The separation of church and state is a crucial part of the First Amendment of the U.S. Constitution. Nonetheless, this intentional separation has always been a difficult concept to fully uphold, sparking many debates and landmark court cases, such as Engel v. Vitale (1962), which ruled official school prayer to be unconstitutional. This difficulty has resurfaced with the arrival of President Donald Trump.
Religious associations are explicitly discouraged from influencing public policy by the Johnson Amendment of 1954, which prohibits charities and churches from officially endorsing political candidates and electoral campaigns. A violation of the amendment would result in such groups losing their tax-exemption status.
On the National Day of Prayer on Thursday, May 4, President Donald Trump signed an executive order to make do on his campaign promise to repeal the Johnson Amendment. The executive order was speculated to have been a license to discriminate, with early drafts including a provision that allowed businesses to discriminate against LGBT employees and single mothers in defense of their religious beliefs.The provision was removed when public response was unfavorable. The final version of the executive order aims to increase the political influence of religious groups, many of which had backed Trump’s campaign.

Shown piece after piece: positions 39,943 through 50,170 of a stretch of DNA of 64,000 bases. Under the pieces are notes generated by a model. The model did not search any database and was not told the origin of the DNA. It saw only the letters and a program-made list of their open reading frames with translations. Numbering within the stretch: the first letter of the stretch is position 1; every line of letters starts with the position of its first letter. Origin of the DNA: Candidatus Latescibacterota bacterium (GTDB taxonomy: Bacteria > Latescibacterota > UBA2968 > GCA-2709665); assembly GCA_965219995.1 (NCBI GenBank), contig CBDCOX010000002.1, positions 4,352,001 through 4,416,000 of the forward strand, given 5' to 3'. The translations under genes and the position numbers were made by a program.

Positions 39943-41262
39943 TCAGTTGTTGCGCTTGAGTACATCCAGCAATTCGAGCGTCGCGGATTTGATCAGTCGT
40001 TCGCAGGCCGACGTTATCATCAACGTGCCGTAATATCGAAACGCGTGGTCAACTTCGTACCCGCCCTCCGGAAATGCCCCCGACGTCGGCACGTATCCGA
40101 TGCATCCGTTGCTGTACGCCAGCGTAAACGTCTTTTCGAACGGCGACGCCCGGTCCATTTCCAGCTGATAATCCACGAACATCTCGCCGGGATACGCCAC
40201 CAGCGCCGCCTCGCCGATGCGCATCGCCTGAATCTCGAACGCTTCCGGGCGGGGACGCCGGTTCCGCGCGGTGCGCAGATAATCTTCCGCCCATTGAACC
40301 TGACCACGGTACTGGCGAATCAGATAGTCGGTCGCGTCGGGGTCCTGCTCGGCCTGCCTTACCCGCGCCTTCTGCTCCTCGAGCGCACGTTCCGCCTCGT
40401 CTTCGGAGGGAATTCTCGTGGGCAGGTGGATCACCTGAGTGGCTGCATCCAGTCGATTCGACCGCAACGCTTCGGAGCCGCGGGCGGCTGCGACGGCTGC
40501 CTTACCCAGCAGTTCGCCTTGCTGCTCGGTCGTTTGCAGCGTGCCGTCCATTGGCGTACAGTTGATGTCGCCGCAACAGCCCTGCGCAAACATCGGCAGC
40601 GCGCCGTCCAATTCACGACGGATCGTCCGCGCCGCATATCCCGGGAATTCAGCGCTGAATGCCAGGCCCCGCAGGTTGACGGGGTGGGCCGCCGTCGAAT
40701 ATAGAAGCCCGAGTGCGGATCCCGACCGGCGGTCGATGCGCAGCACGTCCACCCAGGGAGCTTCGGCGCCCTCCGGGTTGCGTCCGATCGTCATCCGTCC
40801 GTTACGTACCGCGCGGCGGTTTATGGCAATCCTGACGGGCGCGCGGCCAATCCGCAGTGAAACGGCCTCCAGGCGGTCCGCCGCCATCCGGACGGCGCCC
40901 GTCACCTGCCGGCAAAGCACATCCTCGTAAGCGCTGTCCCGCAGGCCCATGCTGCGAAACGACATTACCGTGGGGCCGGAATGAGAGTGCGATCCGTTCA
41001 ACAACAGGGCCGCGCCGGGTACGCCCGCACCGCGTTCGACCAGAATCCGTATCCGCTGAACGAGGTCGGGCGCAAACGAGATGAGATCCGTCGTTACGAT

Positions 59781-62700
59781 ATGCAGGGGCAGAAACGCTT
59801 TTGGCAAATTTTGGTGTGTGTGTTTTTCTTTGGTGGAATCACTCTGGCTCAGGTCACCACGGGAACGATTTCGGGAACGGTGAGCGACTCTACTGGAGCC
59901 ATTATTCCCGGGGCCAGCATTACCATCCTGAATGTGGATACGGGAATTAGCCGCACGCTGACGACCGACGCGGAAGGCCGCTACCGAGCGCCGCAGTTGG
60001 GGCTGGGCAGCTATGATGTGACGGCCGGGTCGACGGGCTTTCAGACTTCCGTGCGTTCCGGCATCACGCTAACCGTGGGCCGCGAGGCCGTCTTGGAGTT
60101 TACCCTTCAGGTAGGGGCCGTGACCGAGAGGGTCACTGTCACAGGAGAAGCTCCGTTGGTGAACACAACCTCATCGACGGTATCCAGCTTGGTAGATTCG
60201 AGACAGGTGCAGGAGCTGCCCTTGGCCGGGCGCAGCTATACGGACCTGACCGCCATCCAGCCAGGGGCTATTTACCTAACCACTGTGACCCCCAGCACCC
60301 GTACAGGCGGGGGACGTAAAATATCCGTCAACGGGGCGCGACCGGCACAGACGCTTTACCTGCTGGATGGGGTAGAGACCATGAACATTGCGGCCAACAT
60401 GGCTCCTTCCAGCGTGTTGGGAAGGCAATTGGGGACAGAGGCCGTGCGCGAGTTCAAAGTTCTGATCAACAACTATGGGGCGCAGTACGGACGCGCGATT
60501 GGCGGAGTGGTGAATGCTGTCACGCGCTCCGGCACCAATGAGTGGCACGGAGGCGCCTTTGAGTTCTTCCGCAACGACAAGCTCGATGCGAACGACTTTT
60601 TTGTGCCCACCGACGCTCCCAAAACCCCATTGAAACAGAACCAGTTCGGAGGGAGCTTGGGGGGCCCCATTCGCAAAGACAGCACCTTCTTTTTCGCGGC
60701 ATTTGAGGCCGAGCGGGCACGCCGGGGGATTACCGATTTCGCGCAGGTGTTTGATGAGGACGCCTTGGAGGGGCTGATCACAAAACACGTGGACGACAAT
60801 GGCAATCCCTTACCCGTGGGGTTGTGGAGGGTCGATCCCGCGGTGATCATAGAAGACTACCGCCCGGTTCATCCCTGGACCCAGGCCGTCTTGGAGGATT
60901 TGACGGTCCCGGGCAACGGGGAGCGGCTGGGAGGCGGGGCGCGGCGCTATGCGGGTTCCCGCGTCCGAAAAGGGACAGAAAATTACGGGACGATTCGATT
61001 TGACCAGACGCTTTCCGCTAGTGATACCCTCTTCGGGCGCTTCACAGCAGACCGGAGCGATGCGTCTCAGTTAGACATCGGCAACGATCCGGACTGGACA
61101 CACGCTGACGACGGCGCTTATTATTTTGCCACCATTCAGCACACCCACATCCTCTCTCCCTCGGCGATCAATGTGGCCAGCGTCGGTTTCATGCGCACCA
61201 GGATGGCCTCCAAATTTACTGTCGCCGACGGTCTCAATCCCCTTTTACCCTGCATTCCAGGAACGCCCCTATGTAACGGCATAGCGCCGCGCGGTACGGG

The religious community’s response was mixed. Some groups, such as the conservative Christian non-profit Alliance Defending Freedom, saw the order as “disappointingly vague.” Others, such as the Family Research Council, applauded the executive order as a step in the right direction. However, the loudest praises and calls for the repealing of the Johnson Amendment should be seen as the minority in the landscape of American religion. According to a Pew Research Center survey conducted in 2016, most religious groups weren’t actually seeking to have the amendment repealed. 71 percent of religious groups oppose allowing places of worship to endorse political candidates while maintaining tax-exemption status. In fact, 1300 faith leaders across the nation have contributed to an open letter to Trump opposing the order. Though Trump called for the repeal of the Johnson Amendment, he essentially addressed a problem that wasn’t seen as one to begin with.
Trump’s executive order will not be able to change anything about the Johnson Amendment just yet—congressional support is needed to actually repeal the law. However, this executive order signifies a dangerous shift in rhetoric and direction. With the passage of this executive order, religious groups have now claimed a significant hold on influencing public policy.
While some religious groups seek to influence the political process in the name of religious freedom, this comes with the risk of infringing on the rights of others. Religious freedom is already protected by the First Amendment and federal law, and repealing the Johnson Amendment would not grant more religious freedom—after all, what does supporting political candidates do to improve your ability to worship freely? If religious freedom were truly the issue, why isn’t the Trump administration increasing religious freedom for other religious communities that face discrimination, as in the case with threats to Muslim mosques?
Though the separation of church and state will always be something that we have to redefine with each generation, this executive order is an irrelevant response to a principle meant to protect American freedoms.
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